Secondary Loss

With the pandemic alone, our lives have more than a fair share of uncertainties and struggles due to loss of stability with our futures. We may have had changes to or loss of job structure/income, limited access to needed resources, social isolation from physical distancing, and fears about contracting or spreading the virus to our loved ones. Everyone is grieving some kind of loss. Add to these very real situations, having to deal with finding our way through grieving the death of someone dear, makes the coming summer season, anything but welcomed.

There’s Hope

But there’s hope for you. By refocusing our vision and our mindset, we can maneuver our way through these confusing days. First, it’s important to focus on what you know, despite what you can’t see ahead of you. Here’s a few truths to hang onto in the midst of the turmoil.

  • God is always in control; All knowing, all seeing, and all powerful, and is working things out for your favor. There is nothing impossible for God and His grace and mercy will carry you through any circumstance.
  • God is always with you, leading you step by step, even when you cannot feel Him.
  • You are loved and you ARE love.

With these truths as your anchor, you should be better able to redirect your view of the world to one of safety under God’s provision and find hope that brighter days are ahead. You will still experience some rough days along with the good ones, but just knowing that you are carried by the almighty hand of God will help you to know that the difficult seasons shall pass. God loves you and has great things still planned for your life, in His perfect timing, and in your season of blossoming.

Make a Plan

Here are a few ideas for experiencing a good summer, but the possibilities are endless:

  • Plant a beautiful garden (or even a single flower) in honor of your departed loved one.
  • Donate your time/skills to help someone in need.
  • Write a blog (or a book) about your grief journey.
  • Play a musical instrument outdoors for others to hear.
  • Write letters or send greeting cards to health care workers, first-responders, or those in the military.
  • Bake cookies or desserts and share or gift them.
  • Make phone calls to shut-ins just to say hello and ask how they are doing or if they have need of anything.
  • Order door dash to be delivered to a friend (or a few friends) and schedule a virtual lunch or dinner.
  • Host a socially distant event with your neighbors: cookout, music festival, yoga or line-dancing.
  • Pay it forward for someone in line behind you at the drive-through.
  • Go for a day drive and sight see (take pictures like a tourist); Try a park, a lake, or a local botanical garden
  • like Stan Hywet (Akron), Brandywine (Sagamore Hills), Holden Arboretum (Kirtland). (Note: Call ahead for
  • information about restricted visiting hours, closed walking paths, and restricted restroom facilities)
  • Treat yourself to a meal at a top of the line local restaurant that you’ve always wondered about.
  • Have a movie night at home complete with popcorn and snacks.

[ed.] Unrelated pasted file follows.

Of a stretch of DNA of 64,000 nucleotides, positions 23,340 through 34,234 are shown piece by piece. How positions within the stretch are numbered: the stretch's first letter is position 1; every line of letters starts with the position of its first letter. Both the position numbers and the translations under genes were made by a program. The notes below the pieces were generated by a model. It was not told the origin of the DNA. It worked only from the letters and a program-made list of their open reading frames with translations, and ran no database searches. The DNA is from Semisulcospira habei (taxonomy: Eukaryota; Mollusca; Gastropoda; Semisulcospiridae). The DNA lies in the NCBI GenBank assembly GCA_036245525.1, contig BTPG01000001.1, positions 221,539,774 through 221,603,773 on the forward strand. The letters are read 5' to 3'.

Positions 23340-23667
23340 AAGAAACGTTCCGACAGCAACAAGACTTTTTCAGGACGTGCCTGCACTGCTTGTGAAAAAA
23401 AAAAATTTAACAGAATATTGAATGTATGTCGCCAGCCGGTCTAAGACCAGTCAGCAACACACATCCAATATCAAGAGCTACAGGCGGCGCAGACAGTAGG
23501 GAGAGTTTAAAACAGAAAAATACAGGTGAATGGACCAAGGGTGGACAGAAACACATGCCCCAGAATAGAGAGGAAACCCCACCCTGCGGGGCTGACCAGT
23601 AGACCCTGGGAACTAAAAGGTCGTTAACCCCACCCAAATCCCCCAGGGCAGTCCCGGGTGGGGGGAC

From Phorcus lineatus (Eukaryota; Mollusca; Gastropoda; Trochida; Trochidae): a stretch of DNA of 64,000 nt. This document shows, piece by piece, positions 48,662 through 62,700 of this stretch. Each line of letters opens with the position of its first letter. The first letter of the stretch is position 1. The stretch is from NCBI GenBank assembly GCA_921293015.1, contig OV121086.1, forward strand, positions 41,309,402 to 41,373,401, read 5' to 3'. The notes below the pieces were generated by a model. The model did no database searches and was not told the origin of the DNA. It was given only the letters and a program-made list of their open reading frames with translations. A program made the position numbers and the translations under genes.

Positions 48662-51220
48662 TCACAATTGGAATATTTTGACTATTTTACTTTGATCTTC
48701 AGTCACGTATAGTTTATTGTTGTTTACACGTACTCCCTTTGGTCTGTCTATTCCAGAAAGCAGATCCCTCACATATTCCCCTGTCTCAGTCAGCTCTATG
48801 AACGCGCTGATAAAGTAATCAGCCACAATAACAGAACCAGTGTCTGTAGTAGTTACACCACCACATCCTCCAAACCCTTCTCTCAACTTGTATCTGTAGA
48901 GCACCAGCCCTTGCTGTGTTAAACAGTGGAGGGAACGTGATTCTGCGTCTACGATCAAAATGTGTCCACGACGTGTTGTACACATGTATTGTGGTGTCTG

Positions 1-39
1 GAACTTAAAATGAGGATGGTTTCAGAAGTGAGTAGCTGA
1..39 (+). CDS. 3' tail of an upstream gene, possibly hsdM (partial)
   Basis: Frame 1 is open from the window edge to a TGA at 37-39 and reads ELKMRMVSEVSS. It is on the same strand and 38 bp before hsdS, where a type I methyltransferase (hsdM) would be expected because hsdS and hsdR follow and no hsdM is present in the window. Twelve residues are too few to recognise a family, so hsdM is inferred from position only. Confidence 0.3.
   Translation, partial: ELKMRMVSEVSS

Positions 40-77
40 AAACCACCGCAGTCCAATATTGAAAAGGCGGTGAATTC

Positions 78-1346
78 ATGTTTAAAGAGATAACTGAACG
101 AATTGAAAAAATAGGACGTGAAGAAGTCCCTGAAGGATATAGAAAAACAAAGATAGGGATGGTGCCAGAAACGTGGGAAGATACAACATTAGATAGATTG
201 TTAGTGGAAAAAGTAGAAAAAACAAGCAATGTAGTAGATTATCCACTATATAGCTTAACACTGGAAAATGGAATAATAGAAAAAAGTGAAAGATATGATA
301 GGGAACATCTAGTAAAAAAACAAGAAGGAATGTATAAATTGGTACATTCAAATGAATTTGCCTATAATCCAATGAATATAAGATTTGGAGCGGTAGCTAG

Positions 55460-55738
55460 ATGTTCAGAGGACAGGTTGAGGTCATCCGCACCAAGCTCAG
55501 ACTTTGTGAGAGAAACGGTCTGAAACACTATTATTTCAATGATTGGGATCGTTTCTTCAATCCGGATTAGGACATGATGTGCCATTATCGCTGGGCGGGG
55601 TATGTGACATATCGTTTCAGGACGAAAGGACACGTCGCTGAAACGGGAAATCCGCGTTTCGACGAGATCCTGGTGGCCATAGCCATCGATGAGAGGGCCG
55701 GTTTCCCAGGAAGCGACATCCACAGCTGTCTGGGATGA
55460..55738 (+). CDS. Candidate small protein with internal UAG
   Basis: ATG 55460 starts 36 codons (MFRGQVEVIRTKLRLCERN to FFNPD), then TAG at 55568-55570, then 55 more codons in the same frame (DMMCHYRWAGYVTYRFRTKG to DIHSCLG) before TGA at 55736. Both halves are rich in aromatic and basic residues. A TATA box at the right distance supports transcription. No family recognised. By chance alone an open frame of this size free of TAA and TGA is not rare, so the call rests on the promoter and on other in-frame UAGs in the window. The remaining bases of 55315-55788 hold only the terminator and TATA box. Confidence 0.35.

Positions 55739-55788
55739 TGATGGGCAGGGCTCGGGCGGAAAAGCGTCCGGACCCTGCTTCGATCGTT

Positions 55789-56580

• Visit loved ones at the cemetery. Bring a chair or a blanket and have a picnic lunch there.
  • Give someone a SMILE, even if you don’t feel like it.

In order to better navigate this pandemic summer, it is always best to have a plan. A flexible plan, and even an alternate plan, but still a plan. Give to this summer, what you would like it to be. If you would like a summer of healing, peace, and tranquility, then plan for it. If you would like a summer of exploration, start with an internal exploration and let it spill over to your external world. There are many creative ways to discover and enjoy the giftedness of our world even while being physically distant and protective. We have the opportunity to see new ways of being alive to God’s plans for us. It may involve reaching outside of your normal box and learning a new
skill or stepping beyond the pain of grief, but there can be joy in the midst of the storms of our lives. Be that gift to someone else. Reach out and make one person’s life a little brighter by sharing your gift to the world. Share the
gifts of your departed loved ones too. That keeps their legacy alive and flourishing.

Just remember, this is but a “season”. Each season presents us with an opportunity for growing closer to God’s loving embrace and finding your new purpose even in the midst of the storms.

A Time for Everything

There is a time for everything,
and a season for every activity under the heavens:
a time to be born and a time to die,
a time to plant and a time to uproot,
a time to kill and a time to heal,
a time to tear down and a time to build,
a time to weep and a time to laugh,
a time to mourn and a time to dance,
a time to scatter stones and a time to gather them,
a time to embrace and a time to refrain from embracing,
a time to search and a time to give up,
a time to keep and a time to throw away,
a time to tear and a time to mend,
a time to be silent and a time to speak,
a time to love and a time to hate,
a time for war and a time for peace.

Ecclesiastes 3:1-8

Post was written by Rhonda Abrams, CCA Bereavement Coordinator

Tips for Handling the COVID-19 Pandemic